Going big on microgrids
This brings us to the topic of microgrids, but what exactly is a microgrid?
"At its core, it's a way to use disparate power sources, either in conjunction with, or isolated from, your traditional utility power. We've done work in an industry where we've built microgrids that are hundreds of megawatts out in very remote locations. When you think about it, the data center, almost by definition, is a microgrid," says Sterlace.
Another advantage of microgrids is that their total energy yield can actually benefit the local community, further leveraging your position with utilities.
“Part of what we do is provide substations for clients, where you might be able to say 'I'll pay for a substation, but it's going to feed my loads, or give me first right of refusal,’ then you can optimize the substation to a data center type load to make that portion of it more efficient.”
But reuse of power from redundant and downsized facilities can also play an important role: "Here in the US, there's a lot of heavy industry left as old, large steel mills give way to micro mills. There's plenty of infrastructure available that could be repurposed for data centers with minor upgrades; we can refurbish and repurpose, not build from scratch – there's a tremendous amount of gains that can be handled that way."
So, you've decided to optimize your power requirements, and you've found a partner like Hitachi Energy. What are the first steps?
"The first thing we always recommend is to get to a digital communications network so that traditional substation functions and utility functions can be done digitally, but also adds monitoring of energy usages. This means the protection control can be more dynamic. You might change settings based on the time of day or the energy mix coming in; then, you can democratize the information to talk digitally across multiple sources.
"The IT side can then talk with the power side where, traditionally, if there's been a hard wall. We have some advanced tools that allow you, for example, to have a carbon calculator on what you're doing, provided by Hitachi. '
But there are a number of important considerations to bear in mind when upgrading your control system, Sterlace adds: "I think it's important not to be stuck in a proprietary control system. We use global standards, which are industry-wide and developed for the smart grid. The last thing you want is a system that only runs on one type of control because if something changes or gets added that isn't compatible, you end up adding extra infrastructure to compensate.
"It's peer to peer, so with distances of hundreds of kilometers to cover, there's no latency from going via a central operations center. Plus, the fact it's been broadly accepted means that chances are it'll be future-proof, creating an overall system umbrella, all talking to each other."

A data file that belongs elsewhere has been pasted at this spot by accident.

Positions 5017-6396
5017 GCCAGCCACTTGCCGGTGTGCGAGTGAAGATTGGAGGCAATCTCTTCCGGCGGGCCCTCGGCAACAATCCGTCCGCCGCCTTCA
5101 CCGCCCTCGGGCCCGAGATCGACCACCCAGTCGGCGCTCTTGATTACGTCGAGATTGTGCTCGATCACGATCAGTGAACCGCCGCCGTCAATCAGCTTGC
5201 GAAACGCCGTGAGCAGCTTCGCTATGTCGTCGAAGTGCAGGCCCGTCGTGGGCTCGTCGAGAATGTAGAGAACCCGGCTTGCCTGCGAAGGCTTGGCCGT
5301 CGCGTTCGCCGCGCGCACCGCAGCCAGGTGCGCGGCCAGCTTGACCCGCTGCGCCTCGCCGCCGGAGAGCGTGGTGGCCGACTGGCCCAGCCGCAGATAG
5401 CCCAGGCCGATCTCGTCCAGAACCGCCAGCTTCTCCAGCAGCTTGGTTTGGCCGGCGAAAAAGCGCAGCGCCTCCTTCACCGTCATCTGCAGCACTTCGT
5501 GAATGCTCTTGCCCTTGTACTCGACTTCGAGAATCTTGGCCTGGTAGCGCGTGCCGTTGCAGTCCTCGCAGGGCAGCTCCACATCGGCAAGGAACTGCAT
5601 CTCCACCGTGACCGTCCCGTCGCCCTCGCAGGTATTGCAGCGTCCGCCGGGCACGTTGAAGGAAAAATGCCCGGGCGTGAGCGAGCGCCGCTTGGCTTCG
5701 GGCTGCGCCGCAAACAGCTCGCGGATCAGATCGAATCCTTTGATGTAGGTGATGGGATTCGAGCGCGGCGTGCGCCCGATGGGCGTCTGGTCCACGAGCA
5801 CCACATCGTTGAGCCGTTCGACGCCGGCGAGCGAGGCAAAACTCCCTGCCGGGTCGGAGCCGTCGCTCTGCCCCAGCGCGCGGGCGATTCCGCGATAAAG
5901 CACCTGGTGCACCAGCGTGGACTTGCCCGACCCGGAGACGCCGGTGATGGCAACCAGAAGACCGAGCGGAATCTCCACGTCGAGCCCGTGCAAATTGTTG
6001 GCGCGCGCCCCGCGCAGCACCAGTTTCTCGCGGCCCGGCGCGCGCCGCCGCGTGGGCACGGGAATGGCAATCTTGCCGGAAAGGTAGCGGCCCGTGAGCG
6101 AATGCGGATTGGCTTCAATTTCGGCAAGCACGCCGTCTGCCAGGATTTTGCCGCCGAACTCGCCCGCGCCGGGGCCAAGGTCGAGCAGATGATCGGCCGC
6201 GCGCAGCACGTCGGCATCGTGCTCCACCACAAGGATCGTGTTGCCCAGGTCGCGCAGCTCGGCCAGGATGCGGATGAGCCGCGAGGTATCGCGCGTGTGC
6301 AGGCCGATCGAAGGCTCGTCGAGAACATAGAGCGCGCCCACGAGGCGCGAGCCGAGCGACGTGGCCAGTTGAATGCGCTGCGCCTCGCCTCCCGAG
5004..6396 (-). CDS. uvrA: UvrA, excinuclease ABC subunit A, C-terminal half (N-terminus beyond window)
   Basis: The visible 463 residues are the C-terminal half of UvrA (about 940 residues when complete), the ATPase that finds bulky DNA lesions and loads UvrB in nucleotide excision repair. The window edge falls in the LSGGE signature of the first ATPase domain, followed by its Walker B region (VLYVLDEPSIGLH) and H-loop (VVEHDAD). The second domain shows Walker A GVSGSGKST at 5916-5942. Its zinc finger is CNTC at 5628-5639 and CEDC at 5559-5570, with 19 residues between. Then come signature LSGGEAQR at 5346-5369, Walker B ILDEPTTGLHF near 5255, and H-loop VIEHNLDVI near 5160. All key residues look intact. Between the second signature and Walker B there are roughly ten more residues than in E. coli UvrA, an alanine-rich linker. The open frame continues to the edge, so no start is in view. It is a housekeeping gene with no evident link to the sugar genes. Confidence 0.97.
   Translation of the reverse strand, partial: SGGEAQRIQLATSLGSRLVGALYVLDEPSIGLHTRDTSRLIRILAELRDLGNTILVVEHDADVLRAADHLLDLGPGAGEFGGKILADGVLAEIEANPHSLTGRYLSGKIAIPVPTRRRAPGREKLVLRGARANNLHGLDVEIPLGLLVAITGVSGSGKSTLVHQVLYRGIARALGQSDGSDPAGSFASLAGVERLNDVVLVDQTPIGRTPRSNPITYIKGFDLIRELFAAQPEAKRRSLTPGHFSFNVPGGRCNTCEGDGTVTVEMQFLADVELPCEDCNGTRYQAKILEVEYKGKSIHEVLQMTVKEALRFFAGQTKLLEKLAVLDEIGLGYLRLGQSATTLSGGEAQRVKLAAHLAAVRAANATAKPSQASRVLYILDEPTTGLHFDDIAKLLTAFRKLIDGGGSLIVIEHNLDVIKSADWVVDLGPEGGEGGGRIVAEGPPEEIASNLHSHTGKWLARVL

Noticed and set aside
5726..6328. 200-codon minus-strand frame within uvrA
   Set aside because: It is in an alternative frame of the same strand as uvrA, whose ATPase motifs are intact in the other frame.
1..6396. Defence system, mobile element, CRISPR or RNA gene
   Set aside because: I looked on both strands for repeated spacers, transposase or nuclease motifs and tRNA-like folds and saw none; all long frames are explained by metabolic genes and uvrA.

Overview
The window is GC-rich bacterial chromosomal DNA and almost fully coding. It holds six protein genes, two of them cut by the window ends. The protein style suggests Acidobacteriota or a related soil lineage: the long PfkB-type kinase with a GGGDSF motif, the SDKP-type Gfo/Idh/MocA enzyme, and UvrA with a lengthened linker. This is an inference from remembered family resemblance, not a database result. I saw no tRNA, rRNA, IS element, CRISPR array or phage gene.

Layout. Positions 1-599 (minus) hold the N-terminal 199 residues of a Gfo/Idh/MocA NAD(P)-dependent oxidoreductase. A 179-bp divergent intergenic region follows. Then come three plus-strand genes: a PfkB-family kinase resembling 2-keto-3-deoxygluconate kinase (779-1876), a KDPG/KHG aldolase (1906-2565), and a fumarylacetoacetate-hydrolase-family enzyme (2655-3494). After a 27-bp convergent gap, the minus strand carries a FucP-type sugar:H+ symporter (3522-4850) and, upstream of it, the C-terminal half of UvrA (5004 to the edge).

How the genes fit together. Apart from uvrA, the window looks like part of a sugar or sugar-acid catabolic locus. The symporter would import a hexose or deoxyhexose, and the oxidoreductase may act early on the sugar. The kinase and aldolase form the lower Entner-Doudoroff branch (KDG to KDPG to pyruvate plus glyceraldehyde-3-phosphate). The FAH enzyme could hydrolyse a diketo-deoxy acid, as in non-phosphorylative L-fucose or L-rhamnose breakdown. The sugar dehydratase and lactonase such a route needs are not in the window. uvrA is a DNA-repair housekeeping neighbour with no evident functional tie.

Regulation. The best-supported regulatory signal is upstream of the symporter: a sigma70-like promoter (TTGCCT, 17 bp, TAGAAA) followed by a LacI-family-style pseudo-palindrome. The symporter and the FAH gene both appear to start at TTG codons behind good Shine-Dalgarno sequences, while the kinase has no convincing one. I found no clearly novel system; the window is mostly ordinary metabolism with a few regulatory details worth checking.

Powering the microgrid is as important as controlling it. Hitachi Energy is one of the companies looking at how future data center demands will be met with the next generation of fuels. Sterlace points to the change in attitudes that have brought this about.
"Just a few years ago, we didn't think that we were an active part of the grid. Now, we have all these different choices we can make. How can we best make those choices for our goals moving forward?
"There are incremental steps we can take. We have to look at things in terms of those increments because we're not going to solve it all tomorrow, but we can take these logical steps toward it. Efficiency plays into that – where you are on the grid and how reliable your grid is, so if we can do all these things together, we'll have a pretty clear picture of what we can do moving forward."
One of the most significant investments for Hitachi Energy is in the possibilities presented by hydrogen as a clean, sustainable fuel source. But how close are we to seeing this become a reality?
"A true green hydrogen powered by renewables is possible, but not at a large scale yet. There's going to be a lot of investment in it, which would be great. Microsoft has demoed a few megawatts for 48 hours, it's proven it can work. There's been some tremendous progress, and I think we'll come up with a really good solution."
And so, although we won't necessarily see hydrogen become the dominant source for a while, there's a lot to be optimistic about, and Hitachi Energy's commitment to microgrids is a large step on the road to data centers becoming cleaner, greener, and more efficient, even as they scale up to meet demand.
"If we just treat the data center as a microgrid, and if we start looking at it as one of our choices, we have this kind of energy buffer in front of us. Maybe at night, we use hydrogen; during the day, we use solar, and part of the solar goes for making more hydrogen, etcetera. So I think there are various ways that will make for a really interesting future."
With an unparalleled installed base in more than 140 countries, Hitachi energy is advancing the world's energy system to be more sustainable, flexible and secure. To find out how Hitachi Energy can support you in your journey towards carbon neutrality, visit hitachienergy.com/data-centers.